Adding another dimension.

[tree peony, chrysanthemum form]

Symbols in the garden add philosophical depth to aesthetic appreciation. Their presence is a gentle reminder of what’s important in life. And what better place to contemplate the important things in life than in a garden?

Five Blessings. Blooming on withered old branches, plum blossoms symbolize a vigorous old age. Perhaps it’s because its name is homophonous with the word “eyebrow,” and in China long, bushy eyebrows are symbols of longevity. In Chinese culture, the five petals of the plum blossom represent the five blessings of long life, health, wealth, love of learning, peaceful death. Whenever I look at plum blossoms, I always think about those blessings and am grateful for the ones I have.  Plum trees also provide blessings that are edible.


Japanese black pine

Nobility. The rugged pine, standing atop mountain peaks and clinging stubbornly to rock faces through winter storms, has been admired since early times for its size and firm stance. No tree is held in higher esteem. Because it lives a long time, it is an important symbol of longevity, of dignified and hardy old age, and of the ability to endure.  The pine tree is the king of trees, and in ancient times was the official tree for the graves of rulers.


chocolate bamboo.

 Moral Conduct. Bamboo has come to be a metaphor for uprightness, strength, and    resilience (bowing before the storm but rising again unbroken), and for humility (its   hollow stem symbolizing open-mindedness). In addition, the word for “moral integrity” is written and pronounced the same as the word for “nodes” which are part of the basic make-up of bamboo even before it sprouts. We can all use an occasional reminder of these qualities.

 National Flower.   The people of China hold the peony in such high esteem that they have made it their  national flower. It is considered the “king of flowers” with blooms of dinner plate size.   It just may be the splashiest flower ever.


tree peony, chrysanthemum form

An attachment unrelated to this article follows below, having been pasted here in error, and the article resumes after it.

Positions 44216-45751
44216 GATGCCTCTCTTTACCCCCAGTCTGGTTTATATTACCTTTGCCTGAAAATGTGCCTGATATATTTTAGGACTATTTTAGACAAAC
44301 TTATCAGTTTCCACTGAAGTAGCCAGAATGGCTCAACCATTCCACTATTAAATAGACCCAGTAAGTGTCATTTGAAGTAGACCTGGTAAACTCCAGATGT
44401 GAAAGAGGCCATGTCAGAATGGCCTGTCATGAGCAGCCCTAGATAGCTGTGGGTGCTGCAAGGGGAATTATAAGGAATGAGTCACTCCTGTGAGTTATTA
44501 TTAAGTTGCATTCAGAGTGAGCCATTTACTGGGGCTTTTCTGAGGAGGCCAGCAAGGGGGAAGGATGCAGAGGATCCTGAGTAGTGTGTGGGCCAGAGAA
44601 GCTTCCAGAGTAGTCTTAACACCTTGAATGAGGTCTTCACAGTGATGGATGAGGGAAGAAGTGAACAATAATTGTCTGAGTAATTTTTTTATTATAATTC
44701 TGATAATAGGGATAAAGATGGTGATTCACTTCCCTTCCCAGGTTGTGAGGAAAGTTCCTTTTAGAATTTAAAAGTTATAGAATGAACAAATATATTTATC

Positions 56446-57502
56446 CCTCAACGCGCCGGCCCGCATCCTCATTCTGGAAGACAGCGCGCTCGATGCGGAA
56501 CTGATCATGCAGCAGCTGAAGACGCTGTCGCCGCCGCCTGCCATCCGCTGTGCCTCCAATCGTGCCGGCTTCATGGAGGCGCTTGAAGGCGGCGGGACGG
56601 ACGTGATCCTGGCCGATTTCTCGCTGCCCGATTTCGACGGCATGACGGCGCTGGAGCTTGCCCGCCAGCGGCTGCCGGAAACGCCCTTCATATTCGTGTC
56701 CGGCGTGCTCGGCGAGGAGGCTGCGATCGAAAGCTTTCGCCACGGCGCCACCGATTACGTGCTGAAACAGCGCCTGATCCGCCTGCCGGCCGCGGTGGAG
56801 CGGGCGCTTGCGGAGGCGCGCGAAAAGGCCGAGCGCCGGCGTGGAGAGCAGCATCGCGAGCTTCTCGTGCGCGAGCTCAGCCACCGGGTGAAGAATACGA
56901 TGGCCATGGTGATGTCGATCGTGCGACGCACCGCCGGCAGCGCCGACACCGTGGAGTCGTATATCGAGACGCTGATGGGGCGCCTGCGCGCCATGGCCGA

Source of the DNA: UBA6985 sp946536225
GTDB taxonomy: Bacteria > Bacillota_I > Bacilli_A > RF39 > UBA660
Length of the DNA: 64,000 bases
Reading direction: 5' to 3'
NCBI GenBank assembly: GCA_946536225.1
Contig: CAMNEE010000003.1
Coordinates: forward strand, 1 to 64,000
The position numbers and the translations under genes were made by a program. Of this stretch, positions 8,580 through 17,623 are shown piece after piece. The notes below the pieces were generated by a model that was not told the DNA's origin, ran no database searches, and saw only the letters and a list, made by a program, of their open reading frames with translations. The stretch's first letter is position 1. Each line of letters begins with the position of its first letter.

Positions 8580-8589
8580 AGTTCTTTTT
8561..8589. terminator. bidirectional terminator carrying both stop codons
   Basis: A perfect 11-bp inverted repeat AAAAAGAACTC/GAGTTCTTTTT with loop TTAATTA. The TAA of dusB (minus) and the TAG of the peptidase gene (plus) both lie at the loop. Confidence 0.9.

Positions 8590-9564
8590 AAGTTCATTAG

Distinguished sons. The Osmanthus bush, commonly known here as “sweet olive,” produces tiny flowers that bloom from autumn until spring. The blooms, with their light but penetrating fragrance, are used to scent tea. The word for the plant is pronounced (but not written) the same as the word for “distinguished” and has become a symbol for distinguished sons.  Grandsons. Cymbidiums are symbols for friendship and grandsons. The name of the varietal bearing purple and white blossoms sounds the same as the word ”grandson” (but is not written the same).  When coupled with Osmanthus blossoms in artwork, the two plants stand for distinguished sons and grandsons.


Three friends on a snowy day

Friends. The plum tree, bamboo, and pine are called the “three friends of winter.” While most plants lose their leaves and go dormant in winter, the pine and bamboo remain green. And the plum blooms so early that there may still be snow on the ground when the blossoms open. So in the coldest days of the year, these three support each other with cheer and hope as good friends do. These three friends are a theme in many Chinese artworks.

Blessings Have Arrived. I feel blessed that I was able finally to build my Chinese garden. In the Chinese language the words for “blessings have arrived” sound almost the same as those for “upside down bat.” Subsequently, the image of an upside down bat has come to symbolize that one is blessed. (Correspondingly, a gift with such an image indicates the giver wishes blessings for the receiver.) As acknowledgement of my blessings, I have placed silhouettes of upside down bats in the ends of the roofing hips of my pavilion.


Blessings have arrived.

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